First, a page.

Sunday, April 19, 2015

CEO cuts own pay to pay employees more!

It could be a story straight out of Ripley's Believe it or Not.

A CEO of a small company in the US has decided to cut his own pay from $1 million to $70,000 and will dip into his company's profits so that he can pay his employees more. His objective: to raise the minimum wage in his company to $70,000 over the next three years.

What's special about the figure of $70,000? Well, it turns out that upto $70,000, extra money adds to one's happiness.

To me, what's striking about the CEO's act is that it drives home a basic point about corporate pay: what those at the top earn is often at the expense of what those at the bottom earn. CEOs lobby to keep minimum wages low. They ensure that unions are kept weak. They fire workers in droves and use some of the savings to boost their own pay. They move operations to low-cost economies so that US workers lose their negotiating power.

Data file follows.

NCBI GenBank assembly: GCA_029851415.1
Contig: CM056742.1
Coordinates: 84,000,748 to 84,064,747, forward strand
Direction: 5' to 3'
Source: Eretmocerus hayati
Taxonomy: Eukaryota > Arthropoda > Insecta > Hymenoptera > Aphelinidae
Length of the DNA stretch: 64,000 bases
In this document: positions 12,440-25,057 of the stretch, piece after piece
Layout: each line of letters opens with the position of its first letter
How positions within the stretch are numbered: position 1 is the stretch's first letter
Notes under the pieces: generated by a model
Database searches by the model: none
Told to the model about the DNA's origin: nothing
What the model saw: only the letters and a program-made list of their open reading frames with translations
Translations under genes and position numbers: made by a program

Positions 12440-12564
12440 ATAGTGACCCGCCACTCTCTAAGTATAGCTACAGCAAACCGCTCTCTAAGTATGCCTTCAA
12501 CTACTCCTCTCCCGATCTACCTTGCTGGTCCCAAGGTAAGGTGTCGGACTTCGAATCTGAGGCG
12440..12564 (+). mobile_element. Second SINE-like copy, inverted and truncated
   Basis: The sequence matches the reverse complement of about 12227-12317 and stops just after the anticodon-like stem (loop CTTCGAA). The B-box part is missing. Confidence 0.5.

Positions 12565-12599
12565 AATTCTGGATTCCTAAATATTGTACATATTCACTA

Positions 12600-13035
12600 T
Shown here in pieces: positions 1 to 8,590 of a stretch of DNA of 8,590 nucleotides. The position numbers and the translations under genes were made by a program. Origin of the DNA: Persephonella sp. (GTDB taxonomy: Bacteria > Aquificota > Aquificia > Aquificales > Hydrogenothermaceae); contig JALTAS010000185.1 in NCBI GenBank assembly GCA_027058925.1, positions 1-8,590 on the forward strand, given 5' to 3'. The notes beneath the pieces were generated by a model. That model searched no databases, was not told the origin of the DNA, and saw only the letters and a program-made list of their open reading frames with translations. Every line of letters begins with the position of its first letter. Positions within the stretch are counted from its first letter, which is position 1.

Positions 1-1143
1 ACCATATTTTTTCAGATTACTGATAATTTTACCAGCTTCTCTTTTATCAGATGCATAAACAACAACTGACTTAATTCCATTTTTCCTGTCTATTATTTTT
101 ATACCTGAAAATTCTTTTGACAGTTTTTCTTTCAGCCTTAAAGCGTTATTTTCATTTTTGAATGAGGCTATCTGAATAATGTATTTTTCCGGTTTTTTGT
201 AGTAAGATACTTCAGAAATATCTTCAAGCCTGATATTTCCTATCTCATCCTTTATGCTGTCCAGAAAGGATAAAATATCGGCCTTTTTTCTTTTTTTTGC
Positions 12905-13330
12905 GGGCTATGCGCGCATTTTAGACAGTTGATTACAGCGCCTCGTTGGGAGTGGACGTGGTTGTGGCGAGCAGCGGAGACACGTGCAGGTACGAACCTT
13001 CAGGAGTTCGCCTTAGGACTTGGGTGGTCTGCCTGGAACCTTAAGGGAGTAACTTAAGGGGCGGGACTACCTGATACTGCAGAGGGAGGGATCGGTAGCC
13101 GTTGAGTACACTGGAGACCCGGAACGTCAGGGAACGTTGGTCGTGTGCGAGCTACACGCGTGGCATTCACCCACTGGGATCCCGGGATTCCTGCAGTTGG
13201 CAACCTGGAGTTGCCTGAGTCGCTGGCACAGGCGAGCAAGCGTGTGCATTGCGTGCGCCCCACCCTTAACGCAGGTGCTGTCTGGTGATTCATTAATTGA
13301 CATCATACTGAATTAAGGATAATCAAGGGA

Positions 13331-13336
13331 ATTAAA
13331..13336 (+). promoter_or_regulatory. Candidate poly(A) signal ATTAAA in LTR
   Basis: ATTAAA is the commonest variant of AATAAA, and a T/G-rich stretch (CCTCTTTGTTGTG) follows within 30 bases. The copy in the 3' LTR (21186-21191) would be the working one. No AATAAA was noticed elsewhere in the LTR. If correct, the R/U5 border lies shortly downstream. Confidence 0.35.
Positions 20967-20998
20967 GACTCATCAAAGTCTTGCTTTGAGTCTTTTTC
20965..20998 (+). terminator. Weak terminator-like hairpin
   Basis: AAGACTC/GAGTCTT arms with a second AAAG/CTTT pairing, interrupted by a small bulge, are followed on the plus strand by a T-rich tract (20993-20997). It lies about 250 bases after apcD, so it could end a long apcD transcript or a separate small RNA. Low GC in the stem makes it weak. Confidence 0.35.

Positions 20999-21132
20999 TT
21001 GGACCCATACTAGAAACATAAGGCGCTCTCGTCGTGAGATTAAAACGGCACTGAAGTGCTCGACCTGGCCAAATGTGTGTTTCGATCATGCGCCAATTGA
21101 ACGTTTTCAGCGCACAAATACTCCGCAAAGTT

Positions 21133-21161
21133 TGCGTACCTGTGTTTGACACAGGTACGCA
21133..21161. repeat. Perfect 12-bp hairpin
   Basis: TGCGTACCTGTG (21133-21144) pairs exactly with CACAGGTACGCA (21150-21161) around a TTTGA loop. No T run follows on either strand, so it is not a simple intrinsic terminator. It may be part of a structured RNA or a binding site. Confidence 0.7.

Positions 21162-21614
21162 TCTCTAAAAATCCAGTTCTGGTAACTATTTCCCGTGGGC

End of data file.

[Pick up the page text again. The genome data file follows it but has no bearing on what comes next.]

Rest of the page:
The result is that the ratio of CEO pay to worker pay has risen from 20:1 in 1965 to 296:1 in 2013. The average CEO pay in the top 350 US companies was $15.2 mn. High CEO pay goes hand in hand with enormous inequality in pay. As the New York Times story, referenced above, notes, the SEC has been reluctant to make it mandatory for US companies to disclose the ratio the highest to lowest pay in US companies.

The story also cites Peter Drucker's norm of 20:1 for the ratio of the highest to lowest pay in a company. In India, the ratio is even higher. I wonder what the ratio is at Infosys where Vishal Sikka is paid more than Rs 30 crore. Would it be 1000:1? And this is the company where N R Narayana Murthy was not long ago talking about a ratio of 20:1 or 25:1 as an acceptable level of disparity in pay!

1 comment:

2jaipm said...

So very refreshing...many thanks for sharing. Feeling happy after reading this.